- Digoxin can also be given for its inotropic effect- to increase the strength of the heart’s contractions and keep the heartbeat regular.
- Diuretics such as furosemide is administered to relieve pulmonary congestion – long-term use of furosemide results in hypercalciuria, renal damage, and electrolyte disturbances.
- Antibiotics-administered to patients whose large VSD causes a low blood oxygen level or to patients at highest risk of complications from infective endocarditis or Surgery.
Cardiopulmonary bypass in VSD surgeries replace heart and lungs function to provide a stable surgical field. Pulmonary Artery banding, is mostly done to critically ill infants with many VSDs or for those with associated complex cardiac malformations. Most perimembranous VSDs are repaired using a trans-atrial surgical method. VSDs in the outlet septum are approached through the pulmonary valve. Muscular VSDs, proximal to the apex, are complex to treat; hence, an approach through initial pulmonary banding through apical left ventriculotomy, to close the defect with a single patch is often used as a standard technique.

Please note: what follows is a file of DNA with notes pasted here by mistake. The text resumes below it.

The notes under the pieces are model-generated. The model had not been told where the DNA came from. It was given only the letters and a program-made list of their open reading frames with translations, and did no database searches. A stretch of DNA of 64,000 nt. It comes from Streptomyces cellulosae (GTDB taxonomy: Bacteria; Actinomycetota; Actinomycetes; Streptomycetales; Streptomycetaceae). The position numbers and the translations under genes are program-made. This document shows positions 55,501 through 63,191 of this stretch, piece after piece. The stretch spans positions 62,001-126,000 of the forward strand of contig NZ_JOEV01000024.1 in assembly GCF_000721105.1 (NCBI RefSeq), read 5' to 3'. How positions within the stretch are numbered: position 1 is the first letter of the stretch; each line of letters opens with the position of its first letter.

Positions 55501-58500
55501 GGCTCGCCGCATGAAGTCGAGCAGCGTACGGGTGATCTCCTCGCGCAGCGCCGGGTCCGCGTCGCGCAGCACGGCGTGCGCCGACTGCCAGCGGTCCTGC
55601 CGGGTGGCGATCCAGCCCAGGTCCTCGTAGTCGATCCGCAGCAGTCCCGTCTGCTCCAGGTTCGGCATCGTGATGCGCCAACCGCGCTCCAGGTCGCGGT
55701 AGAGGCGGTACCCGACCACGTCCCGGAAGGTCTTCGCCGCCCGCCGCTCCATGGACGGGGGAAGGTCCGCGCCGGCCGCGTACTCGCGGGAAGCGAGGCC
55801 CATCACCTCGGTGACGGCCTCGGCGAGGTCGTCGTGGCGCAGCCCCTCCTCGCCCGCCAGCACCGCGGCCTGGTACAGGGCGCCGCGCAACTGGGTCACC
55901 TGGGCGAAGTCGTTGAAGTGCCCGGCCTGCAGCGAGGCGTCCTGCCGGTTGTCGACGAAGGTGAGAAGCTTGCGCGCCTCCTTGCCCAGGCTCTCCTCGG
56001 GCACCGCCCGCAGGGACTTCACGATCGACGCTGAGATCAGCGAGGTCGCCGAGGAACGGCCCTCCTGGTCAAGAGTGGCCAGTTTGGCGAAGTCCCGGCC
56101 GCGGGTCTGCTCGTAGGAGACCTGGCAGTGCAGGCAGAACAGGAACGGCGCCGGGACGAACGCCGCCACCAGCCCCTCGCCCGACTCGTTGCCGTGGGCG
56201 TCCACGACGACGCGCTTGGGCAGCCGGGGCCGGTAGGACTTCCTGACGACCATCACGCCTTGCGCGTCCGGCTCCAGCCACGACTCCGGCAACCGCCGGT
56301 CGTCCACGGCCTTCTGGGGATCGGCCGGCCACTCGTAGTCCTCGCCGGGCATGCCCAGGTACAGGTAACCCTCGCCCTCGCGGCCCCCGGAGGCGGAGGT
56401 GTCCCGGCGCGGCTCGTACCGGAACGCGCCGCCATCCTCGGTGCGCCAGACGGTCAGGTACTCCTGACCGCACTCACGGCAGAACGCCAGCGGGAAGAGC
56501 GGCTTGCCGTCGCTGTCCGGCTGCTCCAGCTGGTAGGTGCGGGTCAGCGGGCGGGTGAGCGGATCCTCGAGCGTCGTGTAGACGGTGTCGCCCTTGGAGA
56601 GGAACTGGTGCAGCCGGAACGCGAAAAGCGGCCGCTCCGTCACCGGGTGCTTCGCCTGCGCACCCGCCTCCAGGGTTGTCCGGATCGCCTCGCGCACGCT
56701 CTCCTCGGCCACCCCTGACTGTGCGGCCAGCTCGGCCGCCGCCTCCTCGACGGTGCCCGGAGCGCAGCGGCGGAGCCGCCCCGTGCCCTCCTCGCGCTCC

- Transcatheter closure
This approach may be used for multiple VSDs. The doctor inserts the catheter into a blood vessel and guides it to the heart, then uses a specially sized mesh device to close the hole. Muscular VSDs have been closed with transcatheter devices for ages now. Perimembranous VSDs, can be difficult to close percutaneously because of its proximity to the aortic valve resulting in potential aortic valve damage. The patient is often under general anesthesia and with transesophageal echocardiographic guidance during procedural closure. Reported complications have included aortic and tricuspid regurgitation, device embolization, transient left bundle-branch block, complete heart block, hemolysis, small residual shunts, and perforation.
Based on the review of, Although VSD murmur is one of easier murmurs to recognize, sometimes an innocent physiological murmur can be mistaken for a VSD. Occasionally patent ductus arteriosus and pulmonary stenosis are mistaken for a Ventricular Septal Defect. Hence, it is imperative for clinicians to thoroughly understand the anatomy of congenital and acquired ventricular septal disease, and the ways they affect cardiovascular hemodynamics and performance. Diagnosis is subject to physical examination like auscultation to determine the presence of VSD; even such that are asymptomatic. Surgical and medical expertise is also essential and these help in the understanding and care of patients with cardiac malformations because these patients, can live productive lives when cared for appropriately.
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Originally published November 13, 2006